Icho tiene una historia bien interesante. Trabaja muy duro. Hace las tareas que normalmente haría el gerente de una banda. Este señor está viviendo sus sueños, tocando una música feliz y energética, haciendo giras alrededor del mundo, y decubriendo bastantes comidas muy sabrosas. Tiene mucho éxito, y un nivel de fama, sobre todo en México. No obstante, es completamente normal. Icho es amable, muy buena en conversación, y uno se siente muy a gusto con él. (Sin lugar a dudas, una razón por eso es que toca el bajo.) Me encantaría tomar una o dos cervezas juntos, y quizás mirar un partido de fútbol.
The episode that changed my life
Even though Episode 9 aired in February, the conversation actually took place in December 2021. My guest was Becca Wonka, a delightful and effervescent French musician who lives in Los Angeles. We talked for nearly three hours. Yes, only one of those three hours was actually recorded for the podcast. We hit it off. The conversation meandered back and forth from French to English. If you listen to the episode, I estimate that 70% of it is in French, but I put time markers in the show notes so you can skip around to the parts you are likely to understand.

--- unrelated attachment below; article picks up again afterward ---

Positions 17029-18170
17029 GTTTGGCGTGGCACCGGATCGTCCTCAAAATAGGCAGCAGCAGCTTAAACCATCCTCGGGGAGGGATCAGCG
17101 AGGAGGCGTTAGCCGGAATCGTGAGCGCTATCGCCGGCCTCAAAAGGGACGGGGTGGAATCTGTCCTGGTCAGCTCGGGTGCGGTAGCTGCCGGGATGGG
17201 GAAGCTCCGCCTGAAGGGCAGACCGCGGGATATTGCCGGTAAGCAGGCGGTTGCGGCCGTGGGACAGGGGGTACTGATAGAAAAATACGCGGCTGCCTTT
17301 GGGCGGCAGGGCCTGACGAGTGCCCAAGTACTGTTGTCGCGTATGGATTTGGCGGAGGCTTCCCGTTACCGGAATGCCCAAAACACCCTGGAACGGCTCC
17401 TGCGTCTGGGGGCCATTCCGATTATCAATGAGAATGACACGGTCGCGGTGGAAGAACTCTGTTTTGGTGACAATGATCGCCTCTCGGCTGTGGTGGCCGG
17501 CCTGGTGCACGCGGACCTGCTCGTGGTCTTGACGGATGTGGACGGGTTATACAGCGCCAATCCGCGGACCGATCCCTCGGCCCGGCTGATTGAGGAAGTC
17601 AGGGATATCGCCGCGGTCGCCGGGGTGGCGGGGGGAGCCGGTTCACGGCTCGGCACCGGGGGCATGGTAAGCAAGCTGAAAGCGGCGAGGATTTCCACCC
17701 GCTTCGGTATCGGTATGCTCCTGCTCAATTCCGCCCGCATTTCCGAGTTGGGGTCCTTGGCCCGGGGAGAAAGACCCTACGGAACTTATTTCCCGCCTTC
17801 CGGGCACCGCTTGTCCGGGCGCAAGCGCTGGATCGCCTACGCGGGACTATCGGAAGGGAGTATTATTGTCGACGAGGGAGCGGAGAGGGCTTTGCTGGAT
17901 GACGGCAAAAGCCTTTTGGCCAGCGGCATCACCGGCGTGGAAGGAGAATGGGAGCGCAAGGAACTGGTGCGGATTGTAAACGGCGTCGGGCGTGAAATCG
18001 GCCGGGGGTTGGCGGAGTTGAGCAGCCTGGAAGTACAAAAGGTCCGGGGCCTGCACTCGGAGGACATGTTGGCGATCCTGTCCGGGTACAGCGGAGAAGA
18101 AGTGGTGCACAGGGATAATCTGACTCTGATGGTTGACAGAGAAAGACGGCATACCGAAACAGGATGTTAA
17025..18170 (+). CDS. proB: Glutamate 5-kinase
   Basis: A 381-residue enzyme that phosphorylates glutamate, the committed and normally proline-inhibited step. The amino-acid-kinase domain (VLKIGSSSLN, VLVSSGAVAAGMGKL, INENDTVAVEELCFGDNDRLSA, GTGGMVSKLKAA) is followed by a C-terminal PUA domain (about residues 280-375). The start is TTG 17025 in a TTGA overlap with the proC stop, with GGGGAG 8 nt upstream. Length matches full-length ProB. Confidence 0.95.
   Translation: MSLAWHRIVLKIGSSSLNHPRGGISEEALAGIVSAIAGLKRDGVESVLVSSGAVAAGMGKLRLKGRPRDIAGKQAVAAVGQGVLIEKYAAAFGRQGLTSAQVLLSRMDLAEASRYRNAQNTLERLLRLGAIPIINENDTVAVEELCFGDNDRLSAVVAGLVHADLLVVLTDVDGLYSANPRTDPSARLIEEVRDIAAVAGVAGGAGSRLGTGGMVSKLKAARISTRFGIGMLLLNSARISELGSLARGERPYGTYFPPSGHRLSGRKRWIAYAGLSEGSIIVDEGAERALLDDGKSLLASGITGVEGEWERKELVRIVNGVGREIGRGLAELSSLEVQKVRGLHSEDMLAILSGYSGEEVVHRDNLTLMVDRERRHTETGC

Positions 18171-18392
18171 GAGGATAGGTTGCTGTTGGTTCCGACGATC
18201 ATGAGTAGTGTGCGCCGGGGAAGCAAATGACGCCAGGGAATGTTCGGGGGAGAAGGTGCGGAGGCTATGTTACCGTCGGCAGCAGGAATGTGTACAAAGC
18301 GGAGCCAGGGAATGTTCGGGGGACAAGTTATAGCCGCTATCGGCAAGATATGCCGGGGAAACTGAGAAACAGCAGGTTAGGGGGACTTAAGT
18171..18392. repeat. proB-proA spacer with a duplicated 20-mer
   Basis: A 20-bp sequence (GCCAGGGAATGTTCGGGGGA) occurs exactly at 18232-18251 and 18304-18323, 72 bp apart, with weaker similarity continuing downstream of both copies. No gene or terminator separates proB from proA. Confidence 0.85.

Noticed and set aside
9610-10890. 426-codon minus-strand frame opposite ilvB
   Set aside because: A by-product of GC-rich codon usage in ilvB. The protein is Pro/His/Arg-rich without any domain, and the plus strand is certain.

This is probably not a surprise to you, but it is extremely difficult to make a living as an independent musician. It's not impossible, but there's a long path and a lot of work to get there. I am not remotely close to profitable as a musician yet. When Becca and I had this conversation, I had recently left my corporate job. Shortly after our conversation, her lovely husband introduced me to his industry, the business of adaptation. To shorten what would otherwise be a long story, that's now my gig that actually pays. I owe a debt to Nico as a mentor that I will never be able to repay. I owe the same debt to Becca for recognizing that this line of work is something that I can do, and for recommending me to her husband.